Essentially, all razors are genderless — while men’s and women’s razors have some key differences, you aren’t limited to using one or the other simply based on its marketing. However, women in particular have been widely removing body hair as early as the 1910s, around the time when Gillette introduced the first women’s razor in 1915. Today, women spend anywhere from $10,000 to $23,000 on hair removal products and services like shaving, waxing or using depilatory creams over the course of their lifetime, according to a 2021 survey by the American Laser Centers. For women who prefer to shave their body hair in a pinch, a good quality razor paired with shaving cream can come in handy.
Of course, you aren’t required to remove your body or facial hair. In fact, it might be beneficial to skip shaving if you have active skin infections or pseudofolliculitis barbae, which is inflammation and scars caused by ingrown hairs, says board-certified dermatologist Dr. Hadley King in our guide to preventing razor burns and ingrown hair. If you do choose to shave, we consulted dermatologists on the best type of razors available, as well as what to consider when incorporating one into your shaving routine.
How we picked the best women’s razors
Below, we include a few razors marketed toward men and gender-neutral razors that experts say work well for both women and men. The dermatologists we spoke to told us to consider the following key factors when shopping for a women’s razor:
- Lubrication: Look for a razor with wide lubrication strips, especially when shaving large or delicate areas of the body, so it can properly glide over the skin and prevent irritation, razor burn and bumps.
- Number of razor blades: Women’s razor heads usually have more blades compared to men’s razors, ranging from three to six blades on each head. More blades provide a cleaner shave since they reduce the number of times you have to go over a specific area, according to Dr. Nkem Ugonabo, a board-certified dermatologist at Union Derm. However, they can also increase friction and irritation, so look for a maximum of 2-3 blades, preferably one, if you have sensitive skin, according to Dr. Azadeh Shirazi, a board-certified dermatologist at La Jolla Dermatology & Laser Surgery Center.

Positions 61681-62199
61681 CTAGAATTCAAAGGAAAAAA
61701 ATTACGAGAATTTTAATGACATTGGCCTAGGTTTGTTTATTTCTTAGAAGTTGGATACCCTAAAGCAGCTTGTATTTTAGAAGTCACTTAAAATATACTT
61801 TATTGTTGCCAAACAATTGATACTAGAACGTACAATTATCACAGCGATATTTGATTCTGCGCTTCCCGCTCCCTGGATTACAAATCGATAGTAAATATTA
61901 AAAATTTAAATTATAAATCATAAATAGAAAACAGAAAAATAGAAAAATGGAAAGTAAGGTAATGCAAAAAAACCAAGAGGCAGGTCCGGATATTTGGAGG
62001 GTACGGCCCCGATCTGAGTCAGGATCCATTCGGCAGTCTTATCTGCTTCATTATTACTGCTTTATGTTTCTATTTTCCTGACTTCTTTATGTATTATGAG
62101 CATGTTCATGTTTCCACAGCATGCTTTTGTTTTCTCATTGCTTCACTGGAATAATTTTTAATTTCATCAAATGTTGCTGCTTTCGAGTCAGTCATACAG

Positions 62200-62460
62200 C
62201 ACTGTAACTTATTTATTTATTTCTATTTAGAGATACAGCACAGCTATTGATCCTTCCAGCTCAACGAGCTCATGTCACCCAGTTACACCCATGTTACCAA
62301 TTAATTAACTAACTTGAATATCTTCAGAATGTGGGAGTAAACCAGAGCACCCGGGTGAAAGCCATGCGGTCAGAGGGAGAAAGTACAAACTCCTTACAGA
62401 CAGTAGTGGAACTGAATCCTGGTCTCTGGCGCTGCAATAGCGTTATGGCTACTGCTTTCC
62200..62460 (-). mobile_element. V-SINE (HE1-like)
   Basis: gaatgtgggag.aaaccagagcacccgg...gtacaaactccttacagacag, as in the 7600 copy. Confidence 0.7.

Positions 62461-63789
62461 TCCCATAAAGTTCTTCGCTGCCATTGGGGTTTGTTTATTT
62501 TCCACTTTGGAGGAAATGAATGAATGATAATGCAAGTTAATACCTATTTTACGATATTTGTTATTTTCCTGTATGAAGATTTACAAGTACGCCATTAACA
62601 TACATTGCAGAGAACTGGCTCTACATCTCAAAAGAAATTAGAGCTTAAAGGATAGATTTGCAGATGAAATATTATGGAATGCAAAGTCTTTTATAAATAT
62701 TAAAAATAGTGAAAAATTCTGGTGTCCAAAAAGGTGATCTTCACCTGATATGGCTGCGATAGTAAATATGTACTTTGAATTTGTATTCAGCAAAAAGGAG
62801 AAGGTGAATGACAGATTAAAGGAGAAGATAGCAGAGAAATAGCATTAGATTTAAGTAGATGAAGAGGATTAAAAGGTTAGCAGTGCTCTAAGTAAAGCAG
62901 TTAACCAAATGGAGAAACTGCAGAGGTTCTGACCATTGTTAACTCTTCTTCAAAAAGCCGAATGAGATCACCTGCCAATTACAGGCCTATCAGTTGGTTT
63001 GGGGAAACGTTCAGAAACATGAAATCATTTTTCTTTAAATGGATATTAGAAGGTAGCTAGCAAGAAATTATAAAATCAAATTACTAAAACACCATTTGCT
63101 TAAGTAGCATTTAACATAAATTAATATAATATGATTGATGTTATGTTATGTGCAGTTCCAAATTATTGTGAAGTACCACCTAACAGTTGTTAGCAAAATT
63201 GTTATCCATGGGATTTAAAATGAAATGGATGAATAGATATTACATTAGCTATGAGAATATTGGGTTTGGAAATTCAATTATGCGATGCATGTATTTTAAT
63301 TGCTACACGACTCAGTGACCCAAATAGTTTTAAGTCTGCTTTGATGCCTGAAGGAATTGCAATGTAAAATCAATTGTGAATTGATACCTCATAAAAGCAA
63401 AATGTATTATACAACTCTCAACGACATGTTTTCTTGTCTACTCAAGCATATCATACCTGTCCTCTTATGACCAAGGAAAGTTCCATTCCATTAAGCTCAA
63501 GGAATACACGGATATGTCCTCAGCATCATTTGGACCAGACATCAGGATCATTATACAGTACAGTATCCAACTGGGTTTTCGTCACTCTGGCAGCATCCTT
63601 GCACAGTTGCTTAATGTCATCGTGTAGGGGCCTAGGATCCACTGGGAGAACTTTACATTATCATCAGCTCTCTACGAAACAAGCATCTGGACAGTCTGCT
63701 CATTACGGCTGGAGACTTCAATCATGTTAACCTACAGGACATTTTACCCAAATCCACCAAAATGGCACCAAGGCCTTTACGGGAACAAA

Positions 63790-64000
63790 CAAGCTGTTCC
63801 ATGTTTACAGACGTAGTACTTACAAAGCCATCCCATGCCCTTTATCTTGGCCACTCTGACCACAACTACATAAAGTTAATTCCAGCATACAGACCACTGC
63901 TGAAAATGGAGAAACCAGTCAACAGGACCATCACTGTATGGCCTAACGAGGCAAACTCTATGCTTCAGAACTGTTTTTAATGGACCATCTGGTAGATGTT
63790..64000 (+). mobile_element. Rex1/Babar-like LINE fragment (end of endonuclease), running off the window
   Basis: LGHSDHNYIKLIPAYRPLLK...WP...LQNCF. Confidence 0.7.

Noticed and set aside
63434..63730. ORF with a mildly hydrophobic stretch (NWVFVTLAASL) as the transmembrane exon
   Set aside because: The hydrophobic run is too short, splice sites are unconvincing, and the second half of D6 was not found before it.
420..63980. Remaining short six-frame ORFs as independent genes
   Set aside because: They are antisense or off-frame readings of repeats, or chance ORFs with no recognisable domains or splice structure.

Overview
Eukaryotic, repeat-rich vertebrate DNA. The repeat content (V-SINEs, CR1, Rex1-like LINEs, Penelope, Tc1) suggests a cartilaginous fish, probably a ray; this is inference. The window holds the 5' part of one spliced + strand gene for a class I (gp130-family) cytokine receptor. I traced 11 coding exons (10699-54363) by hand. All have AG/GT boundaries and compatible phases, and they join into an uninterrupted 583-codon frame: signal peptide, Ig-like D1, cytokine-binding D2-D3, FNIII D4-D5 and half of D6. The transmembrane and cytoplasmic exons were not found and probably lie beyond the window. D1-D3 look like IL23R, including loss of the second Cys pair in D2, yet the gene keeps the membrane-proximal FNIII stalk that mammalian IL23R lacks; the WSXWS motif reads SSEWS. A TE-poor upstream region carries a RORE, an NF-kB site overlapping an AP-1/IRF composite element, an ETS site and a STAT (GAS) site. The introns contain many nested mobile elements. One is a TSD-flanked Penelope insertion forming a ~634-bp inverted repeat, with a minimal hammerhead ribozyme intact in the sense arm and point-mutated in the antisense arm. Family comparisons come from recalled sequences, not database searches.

- Ergonomic handle: This provides a better grip, which makes shaving in the shower easier and safer. “Women’s razors should be curved and easier to grip from different angles to help reach different body parts,” says Dr. Marisa Garshick, a board-certified dermatologist at MDCS Dermatology.
- Blade maintenance: Since women’s razors are designed to shave larger parts of the body like the legs, it’s important to look for replaceable blades and change them out as much as possible to prevent irritation and razor bumps. Our experts recommend changing your razor’s blades every 2-3 shaves.
The best razors for women
Below, we highlighted some expert-recommended razors for women, all of which include an ergonomic handle, a pivoting head and lubrication strips in line with their guidance.
Best razor for women overall: Gillette Venus
The Gillette Venus Deluxe Smooth Platinum razor can be a great option for people who don’t have skin sensitivities and are looking for a clean shave, according to Shirazi. It uses five blades and water-activated lubrication to protect your skin against nicks and cuts, according to the brand. This razor is also “easy to use” thanks to its ergonomic handle and anti-slip soft grip, Garshick says.